German Grammar Explained /

Accusative: indefinite article

Remember: We use accusative for direct objects.
Nominative = Subject
Der Mann ist groß.
Who is big? → the man
Accusative = Direct Object
Ich sehe den Mann.
Who do I see? → the man
The reason why declensions play a big role in German grammar is because not only definite articles change depending on the case, we 'decline' many types of words:
  • Definite articles: der, die, das
  • Indefinite articles: ein, eine, ein
  • The negation article: kein, keine, kein
  • Possessives: mein, meine, mein
Don't be alarmed, though! We'll teach you a trick, and you will see that it is actually very logical.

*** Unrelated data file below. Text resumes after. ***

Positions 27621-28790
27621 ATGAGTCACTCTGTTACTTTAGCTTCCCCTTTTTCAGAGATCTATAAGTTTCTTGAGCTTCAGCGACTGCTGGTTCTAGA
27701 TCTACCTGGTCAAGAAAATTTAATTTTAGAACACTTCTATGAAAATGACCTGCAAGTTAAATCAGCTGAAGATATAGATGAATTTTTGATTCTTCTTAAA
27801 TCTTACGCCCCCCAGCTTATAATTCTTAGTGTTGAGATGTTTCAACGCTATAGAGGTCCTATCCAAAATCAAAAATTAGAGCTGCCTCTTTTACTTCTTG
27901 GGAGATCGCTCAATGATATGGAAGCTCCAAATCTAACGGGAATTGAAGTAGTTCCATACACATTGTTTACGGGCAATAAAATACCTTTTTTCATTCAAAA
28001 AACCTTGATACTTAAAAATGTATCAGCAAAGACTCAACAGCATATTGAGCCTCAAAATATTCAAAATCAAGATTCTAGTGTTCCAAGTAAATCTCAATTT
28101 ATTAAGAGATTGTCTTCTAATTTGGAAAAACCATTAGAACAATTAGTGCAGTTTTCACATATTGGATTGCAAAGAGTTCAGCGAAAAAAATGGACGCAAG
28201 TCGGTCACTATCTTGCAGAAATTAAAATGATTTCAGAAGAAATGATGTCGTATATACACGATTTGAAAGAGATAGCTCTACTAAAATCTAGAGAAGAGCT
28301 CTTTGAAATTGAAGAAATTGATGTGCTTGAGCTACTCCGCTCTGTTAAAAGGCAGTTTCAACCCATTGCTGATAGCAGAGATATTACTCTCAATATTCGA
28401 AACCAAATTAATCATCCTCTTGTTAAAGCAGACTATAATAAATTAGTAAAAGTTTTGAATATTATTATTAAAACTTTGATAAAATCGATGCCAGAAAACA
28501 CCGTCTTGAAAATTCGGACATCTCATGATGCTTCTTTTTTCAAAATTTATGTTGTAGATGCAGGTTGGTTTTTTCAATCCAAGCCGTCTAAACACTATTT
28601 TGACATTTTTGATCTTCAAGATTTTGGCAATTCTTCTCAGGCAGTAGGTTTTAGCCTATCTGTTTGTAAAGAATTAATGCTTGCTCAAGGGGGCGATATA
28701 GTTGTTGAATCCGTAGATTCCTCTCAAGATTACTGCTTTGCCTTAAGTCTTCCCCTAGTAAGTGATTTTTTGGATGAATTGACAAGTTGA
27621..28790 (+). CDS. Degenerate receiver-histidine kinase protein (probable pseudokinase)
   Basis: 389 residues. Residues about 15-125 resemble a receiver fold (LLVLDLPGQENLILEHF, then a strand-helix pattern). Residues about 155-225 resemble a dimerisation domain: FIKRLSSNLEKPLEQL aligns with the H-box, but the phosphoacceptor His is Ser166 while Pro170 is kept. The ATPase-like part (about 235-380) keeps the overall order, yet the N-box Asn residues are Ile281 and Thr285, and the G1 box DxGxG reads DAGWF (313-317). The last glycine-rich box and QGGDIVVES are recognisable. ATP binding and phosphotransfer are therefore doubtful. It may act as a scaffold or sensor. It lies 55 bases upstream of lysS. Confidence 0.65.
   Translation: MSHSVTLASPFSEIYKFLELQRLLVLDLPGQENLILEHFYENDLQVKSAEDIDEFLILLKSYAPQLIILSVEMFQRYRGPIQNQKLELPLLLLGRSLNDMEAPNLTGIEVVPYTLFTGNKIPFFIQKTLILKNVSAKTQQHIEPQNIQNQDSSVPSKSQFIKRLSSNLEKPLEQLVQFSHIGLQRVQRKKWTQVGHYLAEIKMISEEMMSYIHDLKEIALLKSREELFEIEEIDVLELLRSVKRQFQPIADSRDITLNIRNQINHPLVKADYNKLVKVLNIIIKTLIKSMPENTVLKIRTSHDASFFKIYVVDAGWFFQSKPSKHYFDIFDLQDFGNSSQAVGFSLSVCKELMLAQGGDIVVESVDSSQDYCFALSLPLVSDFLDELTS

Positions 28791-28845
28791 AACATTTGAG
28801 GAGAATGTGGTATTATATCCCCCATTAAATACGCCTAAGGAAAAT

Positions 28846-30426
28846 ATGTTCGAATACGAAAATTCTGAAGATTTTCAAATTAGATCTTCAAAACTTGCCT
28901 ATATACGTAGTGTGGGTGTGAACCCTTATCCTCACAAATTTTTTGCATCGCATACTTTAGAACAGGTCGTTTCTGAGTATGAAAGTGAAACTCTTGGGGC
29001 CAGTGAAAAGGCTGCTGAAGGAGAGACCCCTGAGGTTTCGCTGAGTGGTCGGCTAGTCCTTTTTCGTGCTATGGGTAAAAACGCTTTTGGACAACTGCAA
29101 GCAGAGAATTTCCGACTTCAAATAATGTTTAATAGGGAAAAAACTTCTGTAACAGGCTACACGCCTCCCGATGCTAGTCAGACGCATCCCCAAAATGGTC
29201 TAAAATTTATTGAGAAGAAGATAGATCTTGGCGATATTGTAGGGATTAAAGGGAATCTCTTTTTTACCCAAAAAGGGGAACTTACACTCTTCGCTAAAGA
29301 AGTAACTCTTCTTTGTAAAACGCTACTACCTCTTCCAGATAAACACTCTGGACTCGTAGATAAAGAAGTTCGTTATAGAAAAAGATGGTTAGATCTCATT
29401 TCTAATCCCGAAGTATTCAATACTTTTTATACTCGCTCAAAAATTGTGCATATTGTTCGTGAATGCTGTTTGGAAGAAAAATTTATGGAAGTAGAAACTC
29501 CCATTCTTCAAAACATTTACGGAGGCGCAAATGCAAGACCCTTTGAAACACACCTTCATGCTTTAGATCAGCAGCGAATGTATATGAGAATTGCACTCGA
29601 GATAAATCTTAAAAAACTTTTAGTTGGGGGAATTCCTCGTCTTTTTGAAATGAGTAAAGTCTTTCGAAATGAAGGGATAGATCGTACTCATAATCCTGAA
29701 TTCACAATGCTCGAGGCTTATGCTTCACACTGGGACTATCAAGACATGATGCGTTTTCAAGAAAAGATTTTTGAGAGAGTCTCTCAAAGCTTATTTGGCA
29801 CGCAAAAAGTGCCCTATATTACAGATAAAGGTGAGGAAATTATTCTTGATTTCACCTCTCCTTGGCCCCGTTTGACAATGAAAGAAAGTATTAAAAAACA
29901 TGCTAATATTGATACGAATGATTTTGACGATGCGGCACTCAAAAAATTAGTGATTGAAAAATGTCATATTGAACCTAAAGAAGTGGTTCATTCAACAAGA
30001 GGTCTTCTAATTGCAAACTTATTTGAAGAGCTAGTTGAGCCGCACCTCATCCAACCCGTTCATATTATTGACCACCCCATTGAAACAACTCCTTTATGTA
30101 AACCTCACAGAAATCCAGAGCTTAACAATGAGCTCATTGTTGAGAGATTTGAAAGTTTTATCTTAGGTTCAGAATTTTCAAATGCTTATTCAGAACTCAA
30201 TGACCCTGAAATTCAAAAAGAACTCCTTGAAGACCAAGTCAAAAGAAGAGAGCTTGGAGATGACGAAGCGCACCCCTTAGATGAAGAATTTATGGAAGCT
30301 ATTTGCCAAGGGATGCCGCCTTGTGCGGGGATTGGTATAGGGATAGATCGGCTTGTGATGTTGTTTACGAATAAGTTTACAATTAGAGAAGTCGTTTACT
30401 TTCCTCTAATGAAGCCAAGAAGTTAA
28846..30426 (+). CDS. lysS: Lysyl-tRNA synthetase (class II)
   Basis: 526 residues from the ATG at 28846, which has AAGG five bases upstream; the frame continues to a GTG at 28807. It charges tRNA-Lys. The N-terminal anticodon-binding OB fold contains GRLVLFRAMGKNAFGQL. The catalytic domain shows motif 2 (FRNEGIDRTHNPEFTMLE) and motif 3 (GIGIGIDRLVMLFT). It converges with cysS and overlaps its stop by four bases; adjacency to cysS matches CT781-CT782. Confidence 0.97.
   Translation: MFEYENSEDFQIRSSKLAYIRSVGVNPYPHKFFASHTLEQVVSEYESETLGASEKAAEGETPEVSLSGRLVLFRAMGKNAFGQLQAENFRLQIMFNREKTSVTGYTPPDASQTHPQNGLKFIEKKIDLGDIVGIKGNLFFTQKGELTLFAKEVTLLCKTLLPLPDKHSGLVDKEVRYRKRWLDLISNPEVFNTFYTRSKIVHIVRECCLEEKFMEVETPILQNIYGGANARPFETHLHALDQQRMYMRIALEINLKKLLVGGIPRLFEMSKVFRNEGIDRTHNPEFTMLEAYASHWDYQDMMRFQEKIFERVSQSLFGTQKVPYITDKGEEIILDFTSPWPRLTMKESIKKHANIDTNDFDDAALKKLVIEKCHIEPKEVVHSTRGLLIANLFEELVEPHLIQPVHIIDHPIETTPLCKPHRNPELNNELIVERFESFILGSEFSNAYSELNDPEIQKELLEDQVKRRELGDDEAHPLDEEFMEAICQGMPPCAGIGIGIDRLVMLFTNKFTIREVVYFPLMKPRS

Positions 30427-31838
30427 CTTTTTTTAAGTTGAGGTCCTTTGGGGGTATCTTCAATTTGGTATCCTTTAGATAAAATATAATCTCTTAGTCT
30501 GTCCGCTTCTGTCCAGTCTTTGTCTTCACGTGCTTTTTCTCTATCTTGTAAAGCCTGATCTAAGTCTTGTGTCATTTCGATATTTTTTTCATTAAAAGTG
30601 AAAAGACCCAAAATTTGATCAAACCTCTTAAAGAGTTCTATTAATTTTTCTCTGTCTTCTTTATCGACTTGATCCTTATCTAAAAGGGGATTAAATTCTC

If you observe the definite article declension, we see that the r in der gets replaced by an n. The others don't change!
This pattern is the same for all other accusative masculine declensions. For example, ein/eine and kein/keine:
Add an m and you get the possessive (my):
Also: deinen, seinen, ihren, ... (English: your, his, her, ...)
Ich esse den Fisch.
I eat the fish.
Ich nehme einen Rotwein.
I'll take a (glass of) red wine.
Ich sehe meinen Mann.
I see my husband.
Ich sehe keinen Mann.
I see no man.
If you show me one more table...
Sorry... This is simply to give you an overview of the different types of accusative declensions! We will learn it all bit by bit, you don't have to remember all of this at once! Just remember the -n for accusative masculine!